Peter Harrop, an analyst at IDTechEx, reports that stellar growth over the coming decade is forecast for the electric vehicle business, resulting in nearly one trillion dollars sales at ex-factory prices in 2026. About half of that will probably be the 48V mild hybrids first launching in 2017 when they will not be electric vehicles i.e. propelled by electric motors some or all of the time. By 2026, however, they will be electric vehicles. Indeed, they will have up to four pure electric modes. If pure electric cars have a lift-off mimicking that of smart phones then the trillion dollars will be achieved with fewer hybrids. However, even if that consumer demand suddenly appears, there may be insufficient gigafactories to produce all those large batteries. Looking closer, IDTechEx sees the current surge in strong hybrids continuing for several years, mostly focused on plug in versions with quite long range thanks to substantial lithium-ion batteries being fitted. However, that market will not endure. As pure electric vehicles replace them just as they are today in the bus market due to strongly biased government support in China sensibly addressing local pollution.
Predicting lithium-ion battery demand is therefore a complex business given that cars and buses will remain the largest part of it. It is not just disagreement about which powertrains win, some having a supercapacitor or NiMH traction battery instead of a lithium-ion one. It is also a matter of price reduction driven by cost reduction, this being complicated by the assumptions about whether the price of competing forms of energy storage will improve faster.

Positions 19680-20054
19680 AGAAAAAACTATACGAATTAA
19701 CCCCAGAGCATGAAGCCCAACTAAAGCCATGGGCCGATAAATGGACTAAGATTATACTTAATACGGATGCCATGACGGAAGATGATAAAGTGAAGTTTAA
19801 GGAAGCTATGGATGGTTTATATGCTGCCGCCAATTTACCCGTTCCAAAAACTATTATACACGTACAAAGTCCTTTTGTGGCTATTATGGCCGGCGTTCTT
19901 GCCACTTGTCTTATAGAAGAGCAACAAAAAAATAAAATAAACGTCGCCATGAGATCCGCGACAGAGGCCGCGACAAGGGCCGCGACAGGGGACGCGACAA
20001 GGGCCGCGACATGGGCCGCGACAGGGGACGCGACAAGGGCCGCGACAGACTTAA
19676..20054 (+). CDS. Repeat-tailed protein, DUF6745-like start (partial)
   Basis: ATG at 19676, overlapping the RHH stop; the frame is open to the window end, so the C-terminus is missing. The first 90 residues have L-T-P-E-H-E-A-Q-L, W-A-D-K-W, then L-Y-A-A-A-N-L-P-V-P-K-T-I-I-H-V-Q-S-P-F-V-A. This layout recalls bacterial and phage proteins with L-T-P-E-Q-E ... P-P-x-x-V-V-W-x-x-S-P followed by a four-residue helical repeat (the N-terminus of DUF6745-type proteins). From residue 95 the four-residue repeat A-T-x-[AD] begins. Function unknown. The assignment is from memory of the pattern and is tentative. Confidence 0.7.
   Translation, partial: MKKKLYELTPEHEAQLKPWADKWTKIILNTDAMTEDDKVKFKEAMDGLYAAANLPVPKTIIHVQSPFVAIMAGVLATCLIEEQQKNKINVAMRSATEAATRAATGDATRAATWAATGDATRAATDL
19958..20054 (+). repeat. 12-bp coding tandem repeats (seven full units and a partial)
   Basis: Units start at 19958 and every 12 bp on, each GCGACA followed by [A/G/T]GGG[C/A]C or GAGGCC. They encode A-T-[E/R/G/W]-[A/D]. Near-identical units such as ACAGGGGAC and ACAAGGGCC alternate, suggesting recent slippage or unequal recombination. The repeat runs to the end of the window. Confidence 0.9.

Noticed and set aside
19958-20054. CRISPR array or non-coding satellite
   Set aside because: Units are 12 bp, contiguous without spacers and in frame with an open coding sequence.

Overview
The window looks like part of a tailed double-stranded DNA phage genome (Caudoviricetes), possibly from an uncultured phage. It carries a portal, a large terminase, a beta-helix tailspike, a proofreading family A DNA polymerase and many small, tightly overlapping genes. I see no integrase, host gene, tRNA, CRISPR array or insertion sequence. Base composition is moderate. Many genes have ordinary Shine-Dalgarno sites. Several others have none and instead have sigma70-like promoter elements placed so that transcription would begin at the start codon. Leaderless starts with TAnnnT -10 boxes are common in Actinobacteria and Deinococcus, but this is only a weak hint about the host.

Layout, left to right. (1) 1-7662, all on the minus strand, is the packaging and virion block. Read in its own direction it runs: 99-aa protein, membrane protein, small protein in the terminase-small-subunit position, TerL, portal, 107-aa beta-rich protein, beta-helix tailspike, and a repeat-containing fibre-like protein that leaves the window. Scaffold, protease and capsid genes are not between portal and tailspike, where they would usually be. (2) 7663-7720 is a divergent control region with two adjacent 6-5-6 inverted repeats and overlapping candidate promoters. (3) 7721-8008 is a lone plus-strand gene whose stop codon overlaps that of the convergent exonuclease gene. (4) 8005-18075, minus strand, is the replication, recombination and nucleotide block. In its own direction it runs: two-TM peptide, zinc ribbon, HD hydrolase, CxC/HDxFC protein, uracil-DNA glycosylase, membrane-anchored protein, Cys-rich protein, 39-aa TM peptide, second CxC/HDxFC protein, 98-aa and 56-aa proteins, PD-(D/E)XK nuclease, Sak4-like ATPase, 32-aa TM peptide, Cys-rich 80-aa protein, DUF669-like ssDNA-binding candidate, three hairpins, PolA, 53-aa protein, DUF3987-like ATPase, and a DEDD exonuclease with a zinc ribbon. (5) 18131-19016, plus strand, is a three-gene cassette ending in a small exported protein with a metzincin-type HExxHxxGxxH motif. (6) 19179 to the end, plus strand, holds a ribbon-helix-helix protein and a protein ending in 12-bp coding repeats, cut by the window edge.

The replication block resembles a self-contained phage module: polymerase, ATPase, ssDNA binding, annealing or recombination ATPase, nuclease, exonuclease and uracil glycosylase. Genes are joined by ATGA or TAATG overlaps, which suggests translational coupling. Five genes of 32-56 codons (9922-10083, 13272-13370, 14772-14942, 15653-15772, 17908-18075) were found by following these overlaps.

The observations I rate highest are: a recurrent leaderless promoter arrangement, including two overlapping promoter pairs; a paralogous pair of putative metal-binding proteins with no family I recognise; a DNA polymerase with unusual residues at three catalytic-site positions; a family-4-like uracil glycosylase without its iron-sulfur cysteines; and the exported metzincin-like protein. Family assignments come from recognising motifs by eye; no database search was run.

In 2017, any pure electric car with less than 200 miles range, a doubling over 2016, will look jaded. However, that doubling is coming from larger batteries being fitted within an affordable price and various other improvements such as more efficient powertrains and aerodynamics. Looking specifically at the battery, progress is more sedate. The most common projection of lithium-ion traction battery cost by others has been a halving in ten years which can also be taken as a doubling in range, this figure constraining sales of pure electric cars just as much as price.